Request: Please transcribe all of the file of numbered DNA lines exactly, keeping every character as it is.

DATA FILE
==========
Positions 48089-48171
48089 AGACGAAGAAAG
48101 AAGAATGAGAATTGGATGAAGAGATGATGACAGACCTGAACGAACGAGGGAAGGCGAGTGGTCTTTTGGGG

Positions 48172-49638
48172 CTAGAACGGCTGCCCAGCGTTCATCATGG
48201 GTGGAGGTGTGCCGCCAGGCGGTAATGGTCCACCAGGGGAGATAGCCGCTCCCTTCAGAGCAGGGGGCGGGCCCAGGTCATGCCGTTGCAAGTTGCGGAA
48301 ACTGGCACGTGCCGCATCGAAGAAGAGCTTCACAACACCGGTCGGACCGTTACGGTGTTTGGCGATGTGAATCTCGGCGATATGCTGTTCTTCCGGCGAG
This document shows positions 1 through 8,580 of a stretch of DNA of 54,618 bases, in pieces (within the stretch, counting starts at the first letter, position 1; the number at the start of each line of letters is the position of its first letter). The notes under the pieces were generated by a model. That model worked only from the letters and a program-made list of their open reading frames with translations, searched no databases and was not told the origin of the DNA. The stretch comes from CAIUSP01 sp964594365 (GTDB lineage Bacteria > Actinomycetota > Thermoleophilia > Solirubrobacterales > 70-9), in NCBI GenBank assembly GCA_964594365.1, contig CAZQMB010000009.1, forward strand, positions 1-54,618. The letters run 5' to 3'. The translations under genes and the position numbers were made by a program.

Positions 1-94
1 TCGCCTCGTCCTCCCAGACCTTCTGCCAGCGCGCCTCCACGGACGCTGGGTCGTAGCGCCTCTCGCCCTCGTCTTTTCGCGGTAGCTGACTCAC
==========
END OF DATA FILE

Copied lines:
Positions 48089-48171
48089 AGACGAAGAAAG
48101 AAGAATGAGAATTGGATGAAGAGATGATGACAGACCTGAACGAACGAGGGAAGGCGAGTGGTCTTTTGGGG

Positions 48172-49638
48172 CTAGAACGGCTGCCCAGCGTTCATCATGG
48201 GTGGAGGTGTGCCGCCAGGCGGTAATGGTCCACCAGGGGAGATAGCCGCTCCCTTCAGAGCAGGGGGCGGGCCCAGGTCATGCCGTTGCAAGTTGCGGAA
48301 ACTGGCACGTGCCGCATCGAAGAAGAGCTTCACAACACCGGTCGGACCGTTACGGTGTTTGGCGATGTGAATCTCGGCGATATGCTGTTCTTCCGGCGAG
This document shows positions 1 through 8,580 of a stretch of DNA of 54,618 bases, in pieces (within the stretch, counting starts at the first letter, position 1; the number at the start of each line of letters is the position of its first letter). The notes under the pieces were generated by a model. That model worked only from the letters and a program-made list of their open reading frames with translations, searched no databases and was not told the origin of the DNA. The stretch comes from CAIUSP01 sp964594365 (GTDB lineage Bacteria > Actinomycetota > Thermoleophilia > Solirubrobacterales > 70-9), in NCBI GenBank assembly GCA_964594365.1, contig CAZQMB010000009.1, forward strand, positions 1-54,618. The letters run 5' to 3'. The translations under genes and the position numbers were made by a program.

Positions 1-94
1 TCGCCTCGTCCTCCCAGACCTTCTGCCAGCGCGCCTCCACGGACGCTGGGTCGTAGCGCCTCTCGCCCTCGTCTTTTCGCGGTAGCTGACTCAC